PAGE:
(CNN) -- Severe flooding killed at least five people in central Tennessee on Saturday, officials said, as floodwaters inundated roads, highways and homes in and around the Nashville area.
The National Weather Service also said 33 of 75 counties in Arkansas are under a tornado warning, and 25 counties in Tennessee are under a tornado watch.
Two people were killed Saturday when floodwaters swept them away as they tried to seek safety on the roof of their SUV about 80 miles northwest of Nashville, Stewart County emergency management spokesman Clint Mathis said.
Three more people were reported dead in counties near Nashville, Tennessee Emergency Management spokesman Jeremy Heidt told CNN.
Between 6 and 10 inches of rain has fallen in 12 hours in the area, causing "extremely dangerous" flooding, the National Weather Service said.
"This is one of the most severe rain events Nashville has ever experienced," Nashville Mayor Karl Dean said in a statement.
Dean said more than 50 water rescues had been conducted Saturday, and more were under way.
"I urge all Nashville residents to stay home and stay off the roads," Dean said.
At least 2,000 people were displaced after two levees broke in Millington, a small city near Memphis, Millington Police said.
Video from CNN affiliate WZTV showed more than a dozen vehicles submerged in several feet of swift-moving water on I-24 in Nashville.
Rescue workers helped drivers escape as water surrounded their cars, CNN affiliate WSMV reported. The floodwaters pushed a home off of its foundation and into the middle of I-24.
Video from WZTV showed a school annex building floating down the interstate before breaking into pieces.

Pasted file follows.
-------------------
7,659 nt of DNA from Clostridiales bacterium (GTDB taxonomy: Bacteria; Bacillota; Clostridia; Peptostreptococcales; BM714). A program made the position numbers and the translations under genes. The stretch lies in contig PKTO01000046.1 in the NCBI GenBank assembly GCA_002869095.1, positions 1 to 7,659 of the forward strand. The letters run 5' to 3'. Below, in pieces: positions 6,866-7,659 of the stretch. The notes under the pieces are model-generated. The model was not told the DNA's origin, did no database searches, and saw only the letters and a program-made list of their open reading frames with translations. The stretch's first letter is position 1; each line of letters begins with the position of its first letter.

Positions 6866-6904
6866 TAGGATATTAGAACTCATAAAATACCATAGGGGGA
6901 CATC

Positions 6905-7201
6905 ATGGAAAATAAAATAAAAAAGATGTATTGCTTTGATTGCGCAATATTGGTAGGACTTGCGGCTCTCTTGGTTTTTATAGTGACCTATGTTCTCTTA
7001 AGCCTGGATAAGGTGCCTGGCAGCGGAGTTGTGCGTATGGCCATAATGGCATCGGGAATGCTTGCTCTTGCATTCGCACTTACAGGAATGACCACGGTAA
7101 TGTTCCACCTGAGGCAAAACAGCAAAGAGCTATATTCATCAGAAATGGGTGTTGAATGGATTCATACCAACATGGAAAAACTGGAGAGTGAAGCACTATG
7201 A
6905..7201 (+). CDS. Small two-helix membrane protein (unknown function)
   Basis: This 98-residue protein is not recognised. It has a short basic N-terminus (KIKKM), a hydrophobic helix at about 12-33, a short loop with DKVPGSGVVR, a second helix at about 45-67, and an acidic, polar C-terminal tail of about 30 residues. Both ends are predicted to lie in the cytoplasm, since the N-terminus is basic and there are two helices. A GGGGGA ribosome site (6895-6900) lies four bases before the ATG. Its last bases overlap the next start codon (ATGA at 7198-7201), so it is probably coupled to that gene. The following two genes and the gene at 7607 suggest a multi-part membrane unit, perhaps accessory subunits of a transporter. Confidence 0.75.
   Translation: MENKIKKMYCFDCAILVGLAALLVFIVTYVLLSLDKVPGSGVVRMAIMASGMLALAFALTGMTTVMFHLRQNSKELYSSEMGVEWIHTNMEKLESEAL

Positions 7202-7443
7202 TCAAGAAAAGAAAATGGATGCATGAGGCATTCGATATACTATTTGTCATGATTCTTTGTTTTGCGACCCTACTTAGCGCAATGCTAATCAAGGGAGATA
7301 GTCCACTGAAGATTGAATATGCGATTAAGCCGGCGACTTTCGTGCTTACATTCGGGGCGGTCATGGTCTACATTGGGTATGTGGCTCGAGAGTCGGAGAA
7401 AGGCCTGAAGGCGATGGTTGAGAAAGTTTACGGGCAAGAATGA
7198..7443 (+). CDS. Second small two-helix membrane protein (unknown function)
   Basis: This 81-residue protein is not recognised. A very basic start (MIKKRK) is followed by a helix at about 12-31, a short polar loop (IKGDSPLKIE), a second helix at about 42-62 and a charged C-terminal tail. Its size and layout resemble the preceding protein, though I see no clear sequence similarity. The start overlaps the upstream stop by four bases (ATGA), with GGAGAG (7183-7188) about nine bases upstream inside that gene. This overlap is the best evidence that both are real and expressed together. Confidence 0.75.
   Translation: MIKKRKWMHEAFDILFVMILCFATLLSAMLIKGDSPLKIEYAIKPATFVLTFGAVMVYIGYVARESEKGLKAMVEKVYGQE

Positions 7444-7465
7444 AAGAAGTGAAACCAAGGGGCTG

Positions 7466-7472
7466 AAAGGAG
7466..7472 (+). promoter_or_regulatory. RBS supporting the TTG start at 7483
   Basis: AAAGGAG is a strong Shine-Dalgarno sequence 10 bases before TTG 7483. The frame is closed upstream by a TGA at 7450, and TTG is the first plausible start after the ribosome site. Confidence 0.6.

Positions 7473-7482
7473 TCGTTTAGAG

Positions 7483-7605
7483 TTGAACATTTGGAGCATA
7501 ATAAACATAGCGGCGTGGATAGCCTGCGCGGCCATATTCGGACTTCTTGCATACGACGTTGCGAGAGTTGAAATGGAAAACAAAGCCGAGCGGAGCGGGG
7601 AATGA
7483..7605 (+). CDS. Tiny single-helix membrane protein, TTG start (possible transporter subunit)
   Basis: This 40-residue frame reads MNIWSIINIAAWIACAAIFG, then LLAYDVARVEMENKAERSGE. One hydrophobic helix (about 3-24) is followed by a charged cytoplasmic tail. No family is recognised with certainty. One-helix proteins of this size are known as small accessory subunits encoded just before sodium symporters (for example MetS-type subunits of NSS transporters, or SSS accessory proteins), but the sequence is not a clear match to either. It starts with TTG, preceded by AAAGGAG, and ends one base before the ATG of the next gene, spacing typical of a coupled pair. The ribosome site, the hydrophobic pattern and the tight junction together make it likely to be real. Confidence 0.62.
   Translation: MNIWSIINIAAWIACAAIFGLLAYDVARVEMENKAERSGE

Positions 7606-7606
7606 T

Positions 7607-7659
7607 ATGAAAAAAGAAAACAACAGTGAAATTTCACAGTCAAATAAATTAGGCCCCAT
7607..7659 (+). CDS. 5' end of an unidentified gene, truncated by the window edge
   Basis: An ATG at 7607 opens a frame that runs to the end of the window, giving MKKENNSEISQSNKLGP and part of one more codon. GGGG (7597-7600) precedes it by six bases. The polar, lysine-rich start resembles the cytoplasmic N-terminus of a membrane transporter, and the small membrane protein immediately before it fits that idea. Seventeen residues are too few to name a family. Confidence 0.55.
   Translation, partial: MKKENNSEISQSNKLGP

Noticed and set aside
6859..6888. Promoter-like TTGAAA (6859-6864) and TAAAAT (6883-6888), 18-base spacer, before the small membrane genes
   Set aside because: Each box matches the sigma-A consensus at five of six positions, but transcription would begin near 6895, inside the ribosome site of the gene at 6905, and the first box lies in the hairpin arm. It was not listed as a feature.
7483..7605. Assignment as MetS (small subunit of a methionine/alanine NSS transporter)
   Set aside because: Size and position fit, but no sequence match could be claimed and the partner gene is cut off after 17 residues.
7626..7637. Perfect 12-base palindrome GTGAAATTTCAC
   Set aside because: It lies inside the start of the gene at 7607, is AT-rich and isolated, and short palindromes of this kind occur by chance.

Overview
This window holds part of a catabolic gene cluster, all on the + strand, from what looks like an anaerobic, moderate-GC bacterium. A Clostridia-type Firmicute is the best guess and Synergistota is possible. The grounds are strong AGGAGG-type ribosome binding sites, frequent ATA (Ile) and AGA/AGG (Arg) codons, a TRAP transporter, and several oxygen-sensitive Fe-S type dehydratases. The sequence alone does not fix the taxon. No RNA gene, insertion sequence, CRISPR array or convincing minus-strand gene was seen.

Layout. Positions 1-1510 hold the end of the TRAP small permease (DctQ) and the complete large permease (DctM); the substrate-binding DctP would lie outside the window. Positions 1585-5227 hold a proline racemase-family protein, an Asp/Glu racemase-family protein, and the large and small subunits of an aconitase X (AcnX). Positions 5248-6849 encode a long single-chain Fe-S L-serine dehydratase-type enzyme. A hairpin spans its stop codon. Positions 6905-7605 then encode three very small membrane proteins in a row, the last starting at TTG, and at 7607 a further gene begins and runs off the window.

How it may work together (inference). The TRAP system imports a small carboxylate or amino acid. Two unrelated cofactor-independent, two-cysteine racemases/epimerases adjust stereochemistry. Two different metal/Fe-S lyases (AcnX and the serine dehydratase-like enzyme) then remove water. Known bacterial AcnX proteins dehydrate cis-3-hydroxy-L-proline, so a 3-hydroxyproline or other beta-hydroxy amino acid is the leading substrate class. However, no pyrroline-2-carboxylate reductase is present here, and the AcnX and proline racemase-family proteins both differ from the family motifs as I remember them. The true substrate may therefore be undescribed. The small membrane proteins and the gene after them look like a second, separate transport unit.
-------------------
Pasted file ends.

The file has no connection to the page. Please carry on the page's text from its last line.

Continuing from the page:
Officials are advising residents to stay off roads, as many have become impassable.
Janel Lacy, a spokeswoman for the Nashville mayor's office, said that in addition to I-24 in Davidson County, 20 other local roads were closed.
CNN iReporter Andrew Ellis sent in a video of a "raging river" of water rushing over an open field where people usually play soccer and golf in Lexington, Tennessee.
"The flooding brought the town to a standstill. No one could get in and no one could get out," he said. "Many homes, vehicles and entire neighborhoods either were or still are under water."
CNN iReporter Jennifer Alter said her dad helped her push her car out after she got stuck on Christmasville Road in Jackson, Tennessee, on the way to work early Saturday morning.
"We went back to check it a few hours later and the road was gone," she said.
Lacy said one shelter had opened at Lipscomb University, and officials planned to open others.
The rain is expected to continue into Sunday morning, she said.
Heidt said floodwaters were expected to crest around 11 p.m. CT (midnight ET) Saturday.
The weather service has reported record flooding at Mill Creek, near Antioch, Tennessee.
CNN's Jacqui Jeras and Greg Morrison contributed to this report.